Turku, Finland
Turku, Finland

Time filter

Source Type

Semenov A.G.,HyTest Ltd. | Katrukha A.G.,HyTest Ltd. | Katrukha A.G.,Moscow State University
Clinical Chemistry | Year: 2016

BACKGROUND: Protease neprilysin is known to be responsible for the degradation of natriuretic peptides. A recent heart failure (HF) drug, LCZ696 (Entresto™), that combines a neprilysin inhibitor and an angiotensin II receptor inhibitor was suggested to augment circulating B-type natriuretic peptide (BNP) concentrations, making the results of BNP measurements diagnostically ambiguous. Because the main form of measured BNP in HF patients is represented by its uncleaved precursor, proBNP, it is important to know the susceptibility of proBNP to cleavage by neprilysin. METHODS: BNP 1-32 and nonglycosylated and glycosylated forms of proBNP 1-108 were incubated with neprilysin for different time periods. BNP immunoreactivity was analyzed using 2 sandwich immunoassays: one utilizing monoclonal antibody (mAb) KY-BNP-II (epitope 14-21) as capture with mAb 50E1 (epitope 26-32) for detection and a single-epitope sandwich BNP (SES-BNP) immunoassay specific to the epitope 11-17. Mass-spectrometry was applied to determine the sites of BNP cleavage. RESULTS: In contrast to BNP, both forms of proBNP were resistant to degradation by neprilysin. The SES-BNP assay was much less susceptible to the BNP cleavage by neprilysin compared with the immunoassay utilizing antibodies specific to the region 14-21, comprising the site Arg17-Ile18, known as the site of BNP cleavage by neprilysin. CONCLUSIONS: These findings suggest that modulation of neprilysin activity by specific inhibitors may not greatly influence the circulating concentrations of immunoreactive BNP, mostly represented in HF by proBNP, which is not susceptible to neprilysin. The different susceptibility of the BNP regions to neprilysin-dependent degradation highlights the importance of the choice of epitopes for reliable BNP immunodetection. © 2016 American Association for Clinical Chemistry.


Semenov A.G.,HyTest Ltd. | Seferian K.R.,HyTest Ltd. | Tamm N.N.,HyTest Ltd. | Artem'eva M.M.,Moscow State University | And 5 more authors.
Clinical Chemistry | Year: 2011

BACKGROUND: The appearance of B-type natriuretic peptide (BNP) in the blood is ultimately caused by proteolytic processing of its precursor, proBNP. The mechanisms leading to the high plasma concentration of unprocessed proBNP are still poorly understood. The goals of the present study were to examine whether processing of proBNP takes place in the circulation and to evaluate the clearance rate of proBNP and proBNP-derived peptides. METHODS: We studied the processing of human proBNP in the circulation and the clearance rate of proBNP and proBNP-derived peptides (BNP and N-terminal fragment of proBNP, NT-proBNP) in rats by injecting the corresponding peptides and analyzing immunoreactivity at specific time points. Glycosylated and nonglycosylated proBNP and NT-proBNP were used in the experiments. We applied immunoassays, gel filtration, and mass spectrometry (MS) techniques to analyze the circulation-mediated processing of proBNP. RESULTS: ProBNP was effectively processed in the circulation into BNP (1-32) and various truncated BNP forms as confirmed by gel filtration and MS analysis. Glycosylation of proBNP close to the cleavage-site region suppressed its processing in the circulation. The terminal half-life for human glycosylated proBNP was 9.0 (0.5) min compared with 6.4 (0.5) min for BNP. For NT-proBNP, the terminal half-lives were 15.7 (1.4) min and 15.5 (1.3) min for glycosylated and nonglycosylated forms, respectively. CONCLUSIONS: In rats, processing of human proBNP to active BNP occurs in the circulation. The clearance rate of proBNP is quite similar to that of BNP. These observations suggest that peripheral proBNP processing may be an important regulatory step rather than mere degradation. © 2011 American Association for Clinical Chemistry.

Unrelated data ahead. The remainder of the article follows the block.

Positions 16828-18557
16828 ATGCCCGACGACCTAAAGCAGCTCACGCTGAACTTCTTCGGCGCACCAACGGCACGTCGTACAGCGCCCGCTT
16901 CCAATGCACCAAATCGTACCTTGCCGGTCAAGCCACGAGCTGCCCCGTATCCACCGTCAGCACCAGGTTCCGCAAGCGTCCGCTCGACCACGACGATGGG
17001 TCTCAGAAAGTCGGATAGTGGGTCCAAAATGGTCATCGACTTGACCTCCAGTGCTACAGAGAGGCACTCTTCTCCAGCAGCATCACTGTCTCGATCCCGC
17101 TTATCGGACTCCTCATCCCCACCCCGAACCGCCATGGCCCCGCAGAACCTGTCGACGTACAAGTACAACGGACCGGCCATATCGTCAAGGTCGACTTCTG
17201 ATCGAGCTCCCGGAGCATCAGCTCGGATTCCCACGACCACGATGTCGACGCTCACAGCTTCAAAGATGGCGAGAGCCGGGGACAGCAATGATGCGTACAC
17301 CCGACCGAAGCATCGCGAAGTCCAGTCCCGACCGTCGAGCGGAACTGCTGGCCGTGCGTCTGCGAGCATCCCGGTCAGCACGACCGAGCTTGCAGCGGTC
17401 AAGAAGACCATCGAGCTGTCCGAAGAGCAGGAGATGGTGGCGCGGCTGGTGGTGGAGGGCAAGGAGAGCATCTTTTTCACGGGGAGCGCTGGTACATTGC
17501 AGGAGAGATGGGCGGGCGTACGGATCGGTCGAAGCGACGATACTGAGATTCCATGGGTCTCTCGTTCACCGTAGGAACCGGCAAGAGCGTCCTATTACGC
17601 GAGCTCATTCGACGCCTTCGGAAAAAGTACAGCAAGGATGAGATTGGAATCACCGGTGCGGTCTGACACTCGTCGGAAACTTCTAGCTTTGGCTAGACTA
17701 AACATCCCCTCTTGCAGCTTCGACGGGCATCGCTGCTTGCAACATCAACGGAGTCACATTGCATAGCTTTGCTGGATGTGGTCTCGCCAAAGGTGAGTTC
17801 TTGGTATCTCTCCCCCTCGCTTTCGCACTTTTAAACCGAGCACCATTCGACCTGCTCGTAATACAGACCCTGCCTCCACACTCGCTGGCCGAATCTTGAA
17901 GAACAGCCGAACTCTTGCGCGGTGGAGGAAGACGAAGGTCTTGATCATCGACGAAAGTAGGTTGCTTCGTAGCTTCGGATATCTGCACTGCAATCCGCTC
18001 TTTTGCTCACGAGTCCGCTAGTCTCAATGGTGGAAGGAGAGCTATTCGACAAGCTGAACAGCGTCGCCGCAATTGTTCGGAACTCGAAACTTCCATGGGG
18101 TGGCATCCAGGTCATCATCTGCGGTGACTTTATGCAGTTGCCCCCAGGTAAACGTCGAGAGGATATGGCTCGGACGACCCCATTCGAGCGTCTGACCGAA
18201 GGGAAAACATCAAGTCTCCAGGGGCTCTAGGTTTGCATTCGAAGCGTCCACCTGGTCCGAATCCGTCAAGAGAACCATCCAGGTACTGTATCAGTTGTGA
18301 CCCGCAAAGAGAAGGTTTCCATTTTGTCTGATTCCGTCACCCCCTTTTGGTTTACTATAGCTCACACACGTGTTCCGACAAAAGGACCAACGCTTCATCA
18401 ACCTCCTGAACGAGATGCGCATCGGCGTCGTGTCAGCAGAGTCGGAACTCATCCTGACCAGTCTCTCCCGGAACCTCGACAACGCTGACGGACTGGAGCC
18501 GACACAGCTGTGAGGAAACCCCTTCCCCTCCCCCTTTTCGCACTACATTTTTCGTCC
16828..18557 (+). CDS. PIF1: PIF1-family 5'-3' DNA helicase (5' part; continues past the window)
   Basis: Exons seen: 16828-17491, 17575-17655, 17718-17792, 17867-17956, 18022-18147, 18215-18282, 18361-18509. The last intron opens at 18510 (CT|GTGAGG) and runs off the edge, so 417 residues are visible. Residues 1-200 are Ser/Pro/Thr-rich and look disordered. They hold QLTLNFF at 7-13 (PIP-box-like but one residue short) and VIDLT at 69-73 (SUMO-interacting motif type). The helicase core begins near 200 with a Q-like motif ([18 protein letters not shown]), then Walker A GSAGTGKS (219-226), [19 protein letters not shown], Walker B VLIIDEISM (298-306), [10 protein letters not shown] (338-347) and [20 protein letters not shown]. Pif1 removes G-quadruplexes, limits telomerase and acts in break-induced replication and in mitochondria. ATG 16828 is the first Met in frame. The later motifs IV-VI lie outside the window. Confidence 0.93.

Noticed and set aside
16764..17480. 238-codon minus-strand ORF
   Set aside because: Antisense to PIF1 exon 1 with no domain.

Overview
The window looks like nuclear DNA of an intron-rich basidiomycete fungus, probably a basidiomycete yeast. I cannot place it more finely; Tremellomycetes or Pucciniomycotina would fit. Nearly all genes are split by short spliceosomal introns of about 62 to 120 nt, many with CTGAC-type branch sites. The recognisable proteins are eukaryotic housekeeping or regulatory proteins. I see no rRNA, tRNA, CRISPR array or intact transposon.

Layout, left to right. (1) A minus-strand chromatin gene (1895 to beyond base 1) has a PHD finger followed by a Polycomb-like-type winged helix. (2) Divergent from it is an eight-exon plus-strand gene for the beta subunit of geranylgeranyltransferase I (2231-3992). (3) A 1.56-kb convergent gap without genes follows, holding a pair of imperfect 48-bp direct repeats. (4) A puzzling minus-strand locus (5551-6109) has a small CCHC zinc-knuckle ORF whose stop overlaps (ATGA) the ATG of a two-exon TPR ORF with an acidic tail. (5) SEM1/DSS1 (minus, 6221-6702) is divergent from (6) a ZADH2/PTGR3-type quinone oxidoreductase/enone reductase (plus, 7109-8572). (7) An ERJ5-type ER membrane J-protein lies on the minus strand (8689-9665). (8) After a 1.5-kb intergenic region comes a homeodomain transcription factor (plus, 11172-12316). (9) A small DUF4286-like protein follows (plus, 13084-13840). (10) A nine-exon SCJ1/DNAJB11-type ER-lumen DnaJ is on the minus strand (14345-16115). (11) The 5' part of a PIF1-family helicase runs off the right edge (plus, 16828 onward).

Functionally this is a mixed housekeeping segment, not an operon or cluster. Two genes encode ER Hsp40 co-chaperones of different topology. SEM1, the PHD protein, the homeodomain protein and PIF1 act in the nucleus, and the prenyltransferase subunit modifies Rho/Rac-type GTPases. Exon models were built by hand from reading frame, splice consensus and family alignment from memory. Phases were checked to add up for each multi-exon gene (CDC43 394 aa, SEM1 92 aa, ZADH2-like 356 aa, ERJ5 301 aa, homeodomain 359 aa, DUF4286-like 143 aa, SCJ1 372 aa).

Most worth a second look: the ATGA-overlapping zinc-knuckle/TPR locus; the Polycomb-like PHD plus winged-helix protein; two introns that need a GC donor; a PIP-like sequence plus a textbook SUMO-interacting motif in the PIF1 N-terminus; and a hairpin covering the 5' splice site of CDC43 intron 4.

Semenov A.G.,HyTest Ltd. | Seferian K.R.,HyTest Ltd.
Clinica Chimica Acta | Year: 2011

B-type Natriuretic Peptide (BNP) is a circulating hormone primarily produced by the myocardium in response to volume overload and increased filling pressure. BNP acts to increase natriuresis and to decrease cardiac load and blood pressure. The appearance of active BNP hormone in the bloodstream is preceded by the proteolytic cleavage of its precursor, proBNP. The products of proBNP processing, BNP and the N-terminal fragment of proBNP (NT-proBNP), have been extensively shown to be powerful biomarkers of heart failure (HF) and risk assessments for cardiovascular complications. In contrast to the clinical utility of proBNP-derived peptides, knowledge of posttranslational proBNP maturation and molecular aspects of its processing are far from being completely comprehended. A clear understanding of proBNP processing mechanisms in normal and diseased states appears to be required to improve our understanding of HF development and the clinical significance of both proBNP and proBNP-derived peptides. The aim of the present review is to summarize the available data in the field of human proBNP maturation and processing and to discuss potential clinical implications. © 2011 Elsevier B.V.